Mr. Ivan Lewis: The provision of services in Brixham is a matter for the local national health service. However, I am informed by NHS South West that since AG Care London was awarded the contract by the Torbay care trust in September 2006, there has been one formal complaint made to the care trust. This was investigated and dealt with by AG Care London.

Alcohol and Drug Misuse

Susan Kramer: To ask the Secretary of State for Health what funding has been made available to primary care trusts for treatment of (a) alcohol misuse and (b) drug misuse in (i) Greater London and (ii) England in each year since 2000. [104154]

Caroline Flint: We do not have information on drug treatment spend prior to 2001, in which year the Department and the Home Office started the specific allocation for drug treatment in the form of the pooled drug treatment budget (PTB).

Table one shows the funding which has been made available to primary care trusts (PCTs) for the treatment of drug misuse for England in each year since 2001. Table two shows the PTB funding allocated to Greater London PCTs since 2002-03, when these data were first available.

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Table 1
£ million
PTB Local funding Total























(1, 2)212


(1 )Local funding increases based on 2 per cent. inflation increase.
(2) Estimated.

Table 2
PTB Allocation (£000)











PCTs are estimated to have spent £217 million from all sources (including a small percentage from charitable bodies) on alcohol treatment in 2003-04 and are responsible locally for assessing and responding to the need for alcohol treatment. This estimate is one of the findings of the alcohol needs assessment research project (ANARP), published in 2005. The PTB allocated to drug action teams may be used to fund treatment for drug misusers, who also have a co-dependent alcohol problem.

We are unable to supply a breakdown of the funding used for the treatment of alcohol misuse by PCTs.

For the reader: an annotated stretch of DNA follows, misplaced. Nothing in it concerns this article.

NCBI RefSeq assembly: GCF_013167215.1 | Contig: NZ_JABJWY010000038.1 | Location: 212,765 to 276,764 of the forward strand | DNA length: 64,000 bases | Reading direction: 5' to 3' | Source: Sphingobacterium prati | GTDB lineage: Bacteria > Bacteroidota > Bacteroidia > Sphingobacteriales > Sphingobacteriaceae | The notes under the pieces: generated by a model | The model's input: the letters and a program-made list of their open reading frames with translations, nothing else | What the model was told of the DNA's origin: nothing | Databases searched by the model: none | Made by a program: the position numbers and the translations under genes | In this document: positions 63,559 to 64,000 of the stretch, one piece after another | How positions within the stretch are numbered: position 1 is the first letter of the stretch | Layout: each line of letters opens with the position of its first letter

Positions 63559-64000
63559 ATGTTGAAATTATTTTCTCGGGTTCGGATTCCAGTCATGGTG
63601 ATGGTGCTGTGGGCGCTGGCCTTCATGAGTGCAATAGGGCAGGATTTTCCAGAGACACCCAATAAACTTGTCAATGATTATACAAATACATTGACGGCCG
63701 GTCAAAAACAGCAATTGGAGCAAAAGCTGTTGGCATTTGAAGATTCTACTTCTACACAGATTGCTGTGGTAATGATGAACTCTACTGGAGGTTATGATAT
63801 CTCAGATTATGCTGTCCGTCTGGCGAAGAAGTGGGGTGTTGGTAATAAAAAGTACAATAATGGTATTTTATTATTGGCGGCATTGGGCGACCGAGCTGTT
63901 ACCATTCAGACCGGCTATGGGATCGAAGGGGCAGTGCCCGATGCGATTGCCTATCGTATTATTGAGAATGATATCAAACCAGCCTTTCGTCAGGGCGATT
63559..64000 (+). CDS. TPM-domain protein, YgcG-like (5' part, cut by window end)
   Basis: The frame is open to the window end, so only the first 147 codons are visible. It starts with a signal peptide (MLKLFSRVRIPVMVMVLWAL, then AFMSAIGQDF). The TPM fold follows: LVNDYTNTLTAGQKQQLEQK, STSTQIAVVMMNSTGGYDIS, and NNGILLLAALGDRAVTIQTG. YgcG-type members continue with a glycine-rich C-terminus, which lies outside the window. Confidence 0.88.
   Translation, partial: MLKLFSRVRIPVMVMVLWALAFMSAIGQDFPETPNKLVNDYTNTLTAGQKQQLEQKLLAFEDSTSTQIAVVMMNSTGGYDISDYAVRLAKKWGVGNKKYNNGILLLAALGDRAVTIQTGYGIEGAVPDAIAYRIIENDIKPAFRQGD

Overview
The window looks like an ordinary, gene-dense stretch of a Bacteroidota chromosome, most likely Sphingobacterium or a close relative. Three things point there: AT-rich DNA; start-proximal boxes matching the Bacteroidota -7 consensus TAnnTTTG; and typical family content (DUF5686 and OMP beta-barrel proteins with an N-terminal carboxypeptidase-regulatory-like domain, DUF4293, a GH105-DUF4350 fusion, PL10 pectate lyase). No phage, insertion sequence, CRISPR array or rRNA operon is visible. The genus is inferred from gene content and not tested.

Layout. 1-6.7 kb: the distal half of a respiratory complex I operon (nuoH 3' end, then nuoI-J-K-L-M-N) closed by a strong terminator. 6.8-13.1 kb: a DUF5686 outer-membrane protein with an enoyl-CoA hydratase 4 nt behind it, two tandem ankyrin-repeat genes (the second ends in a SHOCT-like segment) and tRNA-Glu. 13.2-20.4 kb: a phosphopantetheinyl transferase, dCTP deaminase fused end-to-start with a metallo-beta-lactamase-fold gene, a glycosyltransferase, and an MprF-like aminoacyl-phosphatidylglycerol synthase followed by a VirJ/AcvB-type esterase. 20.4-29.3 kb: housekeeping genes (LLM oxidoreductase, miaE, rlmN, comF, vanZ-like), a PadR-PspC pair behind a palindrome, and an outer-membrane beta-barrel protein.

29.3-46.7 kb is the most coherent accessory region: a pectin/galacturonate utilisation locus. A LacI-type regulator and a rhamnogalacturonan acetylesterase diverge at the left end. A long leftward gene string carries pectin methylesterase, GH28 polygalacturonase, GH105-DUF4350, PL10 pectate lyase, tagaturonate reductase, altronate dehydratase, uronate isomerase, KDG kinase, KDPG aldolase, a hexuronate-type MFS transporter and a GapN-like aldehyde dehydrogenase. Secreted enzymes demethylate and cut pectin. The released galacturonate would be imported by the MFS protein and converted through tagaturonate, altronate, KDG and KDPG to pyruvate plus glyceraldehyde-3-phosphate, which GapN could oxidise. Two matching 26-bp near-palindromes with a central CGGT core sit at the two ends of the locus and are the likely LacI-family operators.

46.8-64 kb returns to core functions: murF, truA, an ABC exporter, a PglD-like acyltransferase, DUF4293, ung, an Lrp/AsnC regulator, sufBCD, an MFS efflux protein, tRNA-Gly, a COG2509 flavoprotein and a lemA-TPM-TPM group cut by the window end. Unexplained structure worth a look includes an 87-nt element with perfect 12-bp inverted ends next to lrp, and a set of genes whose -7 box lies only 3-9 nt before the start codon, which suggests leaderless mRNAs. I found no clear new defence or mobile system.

Ambulance Services

Mr. Jamie Reed: To ask the Secretary of State for Health (1) what estimate she has made of the change in the number of ambulance journeys per financial year in Copeland which would result from transferring consultant-led maternity services from West Cumberland hospital to the Carlisle infirmary; [103999]

(2) whether she has assessed the impact on the emergency response times of the ambulance service in Copeland of additional journeys to transfer maternity patients from West Cumberland hospital to Carlisle infirmary. [104000]

Ms Rosie Winterton: Cumbria primary care trust (PCT) is carrying out a whole systems review of health services across the county. The provision of maternity services and ambulance services will be considered in the context of this review. Any proposed changes to the provision of health services will be subject to public consultation in due course.

Mr. Jamie Reed: To ask the Secretary of State for Health (1) what percentage of ambulances based in Copeland were (a) unavailable due to mechanical breakdown and (b) involved in out-of-county transfers on each day of the 2005-06 financial year; [104001]

(2) what percentage of emergency response ambulances based in Copeland are over five years old; [104003]

(3) on how many occasions in financial year 2005-06 ambulance stations in Copeland were single manned. [104004]

Ms Rosie Winterton: The information requested is not held centrally.